A New Study From Google’s DeepMind Shows What Happens When AI Gets Selfish

As our world becomes more and more reliant on artificial intelligence, a vital moral question crops up: if two or more AI systems end up being utilized together, will they choose to cooperate or conflict with one another? In much the same way that humans ultimately have to decide whether it’s better to work as a team or go it alone, the same holds true for AI. The key difference of course is that if the AI is left to its own devices, the choices it makes will be out of the control of humans to try and alter it, or to instill any form of empathy in the decision-making.

In order to understand this concept more fully, researchers at Google’s AI subsidiary DeepMind published a study that explored whether they could predict how AIs would respond to various situations involving socially conscientious variables—essentially, they wanted to see if two different AIs would choose to compete or work together as a predictive test. The tests were partly based on the famous game theory scenario known as the prisoner’s dilemma, and took the form of various games where cooperation and self-interest were pitted against each other.

The first game, called Gathering, has two AI’s compete by retrieving apples from a central location. The AI’s can choose to just gather the apples or can use a laser to tag the other AI, which temporarily removes them from the game, allowing the remaining AI to gather on its own.

The testers found that when there were plenty of apples the two AIs tended to ignore each other and gather, but as the supply became scarce, the lasers started firing. This is probably to be expected, as the law of supply and demand seems to make most people compete more fiercely. Black Friday, anyone?

What was more interesting though, was that when a slightly more computationally savvy AI program was introduced into the game, it seemed to just want to fire the laser at the other regardless of the amount of apples. The testers theorize that the phenomenon might be due to the fact that firing the laser took more skill and ability, which the more advanced AI simply might have found more challenging.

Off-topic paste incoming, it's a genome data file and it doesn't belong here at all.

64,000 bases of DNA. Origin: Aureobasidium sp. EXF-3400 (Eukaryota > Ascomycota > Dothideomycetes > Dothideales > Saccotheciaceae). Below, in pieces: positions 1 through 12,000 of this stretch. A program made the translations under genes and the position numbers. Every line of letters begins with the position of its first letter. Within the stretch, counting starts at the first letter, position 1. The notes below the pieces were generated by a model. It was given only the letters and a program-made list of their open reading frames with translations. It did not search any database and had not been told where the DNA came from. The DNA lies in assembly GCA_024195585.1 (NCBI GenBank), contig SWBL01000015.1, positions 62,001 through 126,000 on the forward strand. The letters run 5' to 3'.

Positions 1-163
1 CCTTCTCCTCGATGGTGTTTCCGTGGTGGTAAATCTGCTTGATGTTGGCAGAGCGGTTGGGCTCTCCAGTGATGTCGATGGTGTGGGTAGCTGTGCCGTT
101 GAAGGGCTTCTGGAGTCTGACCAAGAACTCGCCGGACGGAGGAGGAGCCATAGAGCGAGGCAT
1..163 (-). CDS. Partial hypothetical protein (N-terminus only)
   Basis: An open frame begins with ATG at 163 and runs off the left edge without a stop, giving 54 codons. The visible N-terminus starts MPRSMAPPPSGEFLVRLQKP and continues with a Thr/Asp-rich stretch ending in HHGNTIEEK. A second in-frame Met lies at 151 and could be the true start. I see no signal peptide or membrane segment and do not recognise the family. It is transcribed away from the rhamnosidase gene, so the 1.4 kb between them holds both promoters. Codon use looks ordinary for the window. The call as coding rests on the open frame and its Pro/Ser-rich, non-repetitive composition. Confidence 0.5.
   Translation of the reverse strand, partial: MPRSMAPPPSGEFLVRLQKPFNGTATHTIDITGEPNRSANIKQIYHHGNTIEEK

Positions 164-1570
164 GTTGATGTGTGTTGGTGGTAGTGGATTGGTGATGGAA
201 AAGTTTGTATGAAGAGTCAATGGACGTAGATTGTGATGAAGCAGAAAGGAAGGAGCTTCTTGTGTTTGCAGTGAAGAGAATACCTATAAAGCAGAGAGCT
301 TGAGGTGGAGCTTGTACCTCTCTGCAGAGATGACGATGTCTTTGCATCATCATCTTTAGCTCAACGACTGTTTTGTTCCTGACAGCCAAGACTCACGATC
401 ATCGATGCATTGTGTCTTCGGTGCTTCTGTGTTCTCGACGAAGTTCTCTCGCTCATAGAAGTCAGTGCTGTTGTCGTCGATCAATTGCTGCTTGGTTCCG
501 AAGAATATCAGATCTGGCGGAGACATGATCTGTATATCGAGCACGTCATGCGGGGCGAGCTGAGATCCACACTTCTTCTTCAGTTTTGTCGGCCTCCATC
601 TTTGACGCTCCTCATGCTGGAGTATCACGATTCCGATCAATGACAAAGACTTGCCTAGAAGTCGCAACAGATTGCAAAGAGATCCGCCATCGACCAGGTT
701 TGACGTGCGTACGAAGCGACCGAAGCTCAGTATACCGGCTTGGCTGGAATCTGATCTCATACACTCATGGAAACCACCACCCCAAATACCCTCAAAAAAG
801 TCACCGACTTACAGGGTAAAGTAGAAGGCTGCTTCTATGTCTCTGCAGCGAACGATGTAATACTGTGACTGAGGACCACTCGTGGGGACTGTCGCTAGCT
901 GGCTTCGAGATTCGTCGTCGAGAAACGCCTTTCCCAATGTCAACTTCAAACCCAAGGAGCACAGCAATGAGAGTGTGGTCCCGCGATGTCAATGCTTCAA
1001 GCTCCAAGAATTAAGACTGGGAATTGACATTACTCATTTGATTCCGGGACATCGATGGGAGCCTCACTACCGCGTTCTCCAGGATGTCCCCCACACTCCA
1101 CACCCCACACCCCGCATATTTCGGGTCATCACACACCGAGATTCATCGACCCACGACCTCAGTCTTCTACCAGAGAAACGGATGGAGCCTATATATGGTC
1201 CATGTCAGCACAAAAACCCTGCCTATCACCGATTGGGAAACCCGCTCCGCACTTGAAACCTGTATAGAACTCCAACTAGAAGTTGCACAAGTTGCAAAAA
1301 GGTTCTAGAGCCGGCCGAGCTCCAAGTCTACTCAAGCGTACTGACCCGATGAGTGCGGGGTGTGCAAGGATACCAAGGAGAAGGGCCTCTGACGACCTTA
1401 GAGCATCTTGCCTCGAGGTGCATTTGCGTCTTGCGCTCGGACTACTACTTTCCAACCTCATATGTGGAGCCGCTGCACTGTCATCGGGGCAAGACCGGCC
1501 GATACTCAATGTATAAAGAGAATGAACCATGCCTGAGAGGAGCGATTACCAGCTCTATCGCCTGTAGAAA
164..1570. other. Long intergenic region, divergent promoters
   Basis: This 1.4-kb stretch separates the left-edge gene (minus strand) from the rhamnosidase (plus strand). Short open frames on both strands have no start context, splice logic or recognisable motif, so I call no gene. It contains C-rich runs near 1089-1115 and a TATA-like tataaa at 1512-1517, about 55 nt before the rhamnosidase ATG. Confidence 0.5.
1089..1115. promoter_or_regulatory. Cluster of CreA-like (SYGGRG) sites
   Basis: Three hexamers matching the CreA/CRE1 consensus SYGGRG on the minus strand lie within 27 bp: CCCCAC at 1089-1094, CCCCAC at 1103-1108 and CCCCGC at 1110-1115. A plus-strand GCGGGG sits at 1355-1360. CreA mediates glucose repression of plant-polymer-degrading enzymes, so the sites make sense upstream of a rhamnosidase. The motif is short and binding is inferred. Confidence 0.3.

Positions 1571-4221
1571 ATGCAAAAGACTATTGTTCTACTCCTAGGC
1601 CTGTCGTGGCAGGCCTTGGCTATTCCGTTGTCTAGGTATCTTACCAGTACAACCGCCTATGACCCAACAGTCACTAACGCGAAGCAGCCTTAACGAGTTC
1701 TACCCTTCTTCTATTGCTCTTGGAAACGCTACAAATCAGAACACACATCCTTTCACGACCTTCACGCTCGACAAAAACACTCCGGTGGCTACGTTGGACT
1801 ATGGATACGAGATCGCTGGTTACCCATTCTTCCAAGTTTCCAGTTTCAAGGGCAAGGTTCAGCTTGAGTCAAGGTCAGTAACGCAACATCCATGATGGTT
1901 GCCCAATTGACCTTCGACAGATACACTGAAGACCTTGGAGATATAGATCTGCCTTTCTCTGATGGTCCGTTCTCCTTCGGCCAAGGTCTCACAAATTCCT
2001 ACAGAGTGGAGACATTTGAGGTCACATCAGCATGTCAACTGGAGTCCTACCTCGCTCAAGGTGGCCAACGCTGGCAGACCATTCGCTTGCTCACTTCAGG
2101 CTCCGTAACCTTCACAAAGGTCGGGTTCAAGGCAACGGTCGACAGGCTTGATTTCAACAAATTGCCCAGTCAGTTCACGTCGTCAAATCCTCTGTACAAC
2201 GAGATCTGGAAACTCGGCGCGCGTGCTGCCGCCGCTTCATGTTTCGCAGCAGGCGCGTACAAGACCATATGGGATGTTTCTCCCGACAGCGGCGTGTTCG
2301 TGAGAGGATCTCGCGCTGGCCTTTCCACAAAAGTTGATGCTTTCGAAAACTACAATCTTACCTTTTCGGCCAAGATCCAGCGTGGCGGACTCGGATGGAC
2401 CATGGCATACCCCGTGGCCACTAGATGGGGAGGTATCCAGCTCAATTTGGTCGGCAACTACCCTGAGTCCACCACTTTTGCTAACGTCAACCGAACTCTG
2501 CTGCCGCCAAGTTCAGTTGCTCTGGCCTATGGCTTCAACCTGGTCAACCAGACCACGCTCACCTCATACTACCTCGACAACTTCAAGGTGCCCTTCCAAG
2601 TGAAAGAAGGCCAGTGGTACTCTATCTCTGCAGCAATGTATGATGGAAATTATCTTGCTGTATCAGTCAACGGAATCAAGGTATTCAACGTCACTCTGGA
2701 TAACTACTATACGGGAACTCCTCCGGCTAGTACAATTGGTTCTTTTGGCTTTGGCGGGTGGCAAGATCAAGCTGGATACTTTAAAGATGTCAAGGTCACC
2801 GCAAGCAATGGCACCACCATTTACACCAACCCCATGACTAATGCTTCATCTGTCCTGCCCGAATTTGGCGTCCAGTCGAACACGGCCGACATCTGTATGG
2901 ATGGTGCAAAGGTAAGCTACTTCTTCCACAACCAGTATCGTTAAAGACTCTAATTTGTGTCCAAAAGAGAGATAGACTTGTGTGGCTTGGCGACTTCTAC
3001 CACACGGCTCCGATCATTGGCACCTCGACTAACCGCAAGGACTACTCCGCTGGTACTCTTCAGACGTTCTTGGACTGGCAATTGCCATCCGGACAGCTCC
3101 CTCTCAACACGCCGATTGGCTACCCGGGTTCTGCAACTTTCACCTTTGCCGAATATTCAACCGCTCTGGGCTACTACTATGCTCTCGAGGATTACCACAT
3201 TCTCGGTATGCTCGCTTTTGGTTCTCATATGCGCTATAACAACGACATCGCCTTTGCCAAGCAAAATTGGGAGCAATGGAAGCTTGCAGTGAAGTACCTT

A second game, called Wolfpack, revolved around two AIs essentially trying to corner and hunt a third AI through a course with obstacles involved. What’s interesting is that points are given not just to the player that catches the prey, but to anyone that is also close by—so it could actually be helpful to work together.

The testers did, in fact, find that in the second game the AIs worked together more often, but again, it could stem from the fact that cooperating and planning were actually the more challenging and computationally stimulating choice.

What the testers more or less concluded was that AIs respond to the context and rules of the situation and that determines whether they will act as individuals or work together for the betterment of the whole. Apparently, the key to keeping AIs from making cold, logical, and selfish choices is to always establish a context and set of rules that make the choice of working together both the most stimulating and most rewarding choice.

Perhaps someone should tell that to Sarah Conner.


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